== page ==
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“I think that he is just starting to scratch the surface of his abilities as a dramatic artist,” said Mary Ellen Hunt, a dance writer and critic in San Francisco.

Yet he nearly didn’t get even this far. At age 15, while at the Rock School, he took a jump and fell to the floor, unable to feel his legs. A doctor told him he had the spine of a 60-year-old man, with three discs nearly fused in his lower back. He couldn’t move for weeks or dance for a year, recovering in the rehabilitation facility for the Philadelphia Eagles because his injury was much more common among football players.

“Some of my deepest depressions were at that age. You are losing what makes you happy and it was really out of my hands,” he said. “For six months I was laying down on the floor. For the first couple weeks, I could only get up twice a day.”

But the moment he could put his hand on the barre again, he knew he wanted to come back.

“When I’m in the ballet studio is the only time that I make sense to myself,” he said. “It’s the most real thing I know.”

Hernandez returned to dance in his native country last November, appearing at the Bellas Artes theater in a program he called “A Moment to Dream,” referring to his desire to bring ballet to Mexico. Last week he was back, this time organizing a gala performance called “Awakenings” at Mexico’s much larger National Auditorium.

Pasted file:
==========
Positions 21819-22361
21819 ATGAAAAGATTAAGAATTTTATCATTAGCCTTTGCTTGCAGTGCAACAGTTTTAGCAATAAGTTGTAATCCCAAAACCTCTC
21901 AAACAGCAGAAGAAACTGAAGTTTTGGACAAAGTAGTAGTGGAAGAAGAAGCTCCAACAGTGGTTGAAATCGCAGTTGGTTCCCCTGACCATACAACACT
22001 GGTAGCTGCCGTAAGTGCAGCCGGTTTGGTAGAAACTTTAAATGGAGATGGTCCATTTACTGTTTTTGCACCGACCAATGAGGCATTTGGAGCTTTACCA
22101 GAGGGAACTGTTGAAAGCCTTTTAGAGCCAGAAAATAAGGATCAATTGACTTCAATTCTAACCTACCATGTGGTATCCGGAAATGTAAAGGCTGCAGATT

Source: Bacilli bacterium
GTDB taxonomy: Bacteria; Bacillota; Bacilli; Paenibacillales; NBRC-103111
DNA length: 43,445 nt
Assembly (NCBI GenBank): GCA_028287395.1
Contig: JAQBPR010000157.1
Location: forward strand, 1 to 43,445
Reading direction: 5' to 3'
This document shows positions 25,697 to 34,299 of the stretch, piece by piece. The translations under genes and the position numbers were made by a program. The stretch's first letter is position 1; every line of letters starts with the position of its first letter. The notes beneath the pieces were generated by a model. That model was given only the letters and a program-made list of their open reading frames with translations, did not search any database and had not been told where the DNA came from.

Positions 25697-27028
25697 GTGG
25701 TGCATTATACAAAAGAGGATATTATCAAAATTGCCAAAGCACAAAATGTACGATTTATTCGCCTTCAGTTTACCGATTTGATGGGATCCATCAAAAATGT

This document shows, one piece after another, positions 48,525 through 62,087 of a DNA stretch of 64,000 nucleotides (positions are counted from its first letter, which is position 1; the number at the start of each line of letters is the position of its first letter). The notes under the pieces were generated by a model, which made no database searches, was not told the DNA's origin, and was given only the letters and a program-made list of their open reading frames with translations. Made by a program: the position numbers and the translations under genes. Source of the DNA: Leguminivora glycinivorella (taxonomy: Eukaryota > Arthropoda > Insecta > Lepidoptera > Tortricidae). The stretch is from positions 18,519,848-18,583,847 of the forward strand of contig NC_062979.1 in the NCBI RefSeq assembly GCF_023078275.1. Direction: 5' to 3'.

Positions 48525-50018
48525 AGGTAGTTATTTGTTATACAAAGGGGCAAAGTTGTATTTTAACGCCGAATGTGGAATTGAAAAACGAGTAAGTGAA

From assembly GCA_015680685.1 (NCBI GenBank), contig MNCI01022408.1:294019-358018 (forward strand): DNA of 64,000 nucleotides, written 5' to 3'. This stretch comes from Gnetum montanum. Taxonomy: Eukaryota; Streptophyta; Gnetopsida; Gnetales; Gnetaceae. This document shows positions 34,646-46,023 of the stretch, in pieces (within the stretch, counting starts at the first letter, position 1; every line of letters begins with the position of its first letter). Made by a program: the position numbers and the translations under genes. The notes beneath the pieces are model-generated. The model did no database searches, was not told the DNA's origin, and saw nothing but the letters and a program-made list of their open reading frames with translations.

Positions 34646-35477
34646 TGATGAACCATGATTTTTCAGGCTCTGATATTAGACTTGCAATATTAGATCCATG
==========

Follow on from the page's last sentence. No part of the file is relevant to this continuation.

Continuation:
The performance featured dancers from top ballet companies around the world, including the American Ballet Theatre, and mixed classics such as “Don Quixote” and “Black Swan” with more accessible numbers: a dance on snow skis by the illusionist troupe Momix and the Vegas-style Bad Boys of Dance gyrating to Queen.

Hernandez himself performed four numbers, including one with his brother Esteban, 18, who is also causing a stir in the dance world as he finishes his final year at the Royal Ballet of London school. The audience gave the company a standing ovation, cheering and shouting “bravo” each time their native son spun and flew across the stage.

“It’s the first time I’ve see a show like that,” said Maria Rosa Perez Fernandez, 32, of Mexico City. “We’re used to ballet that is kind of boring. This one, they mixed in contemporary, there was more of a connection between him and the public.”

The auditorium that normally holds 10,000 people was cut to 5,000 seats, yielding a full performance but not a sellout. Unlike opening nights in San Francisco, there were no Versace gowns, rather a crowd in jeans and open collars.

“That’s the way we have to do it, little by little. It’s not going to change from today to tomorrow,” Hernandez said. “Mexico and the world are full of problems more important than the loss of culture. But that’s what makes us so crazy, to lose the small things that at the end of the day make us more human, that thing called art.”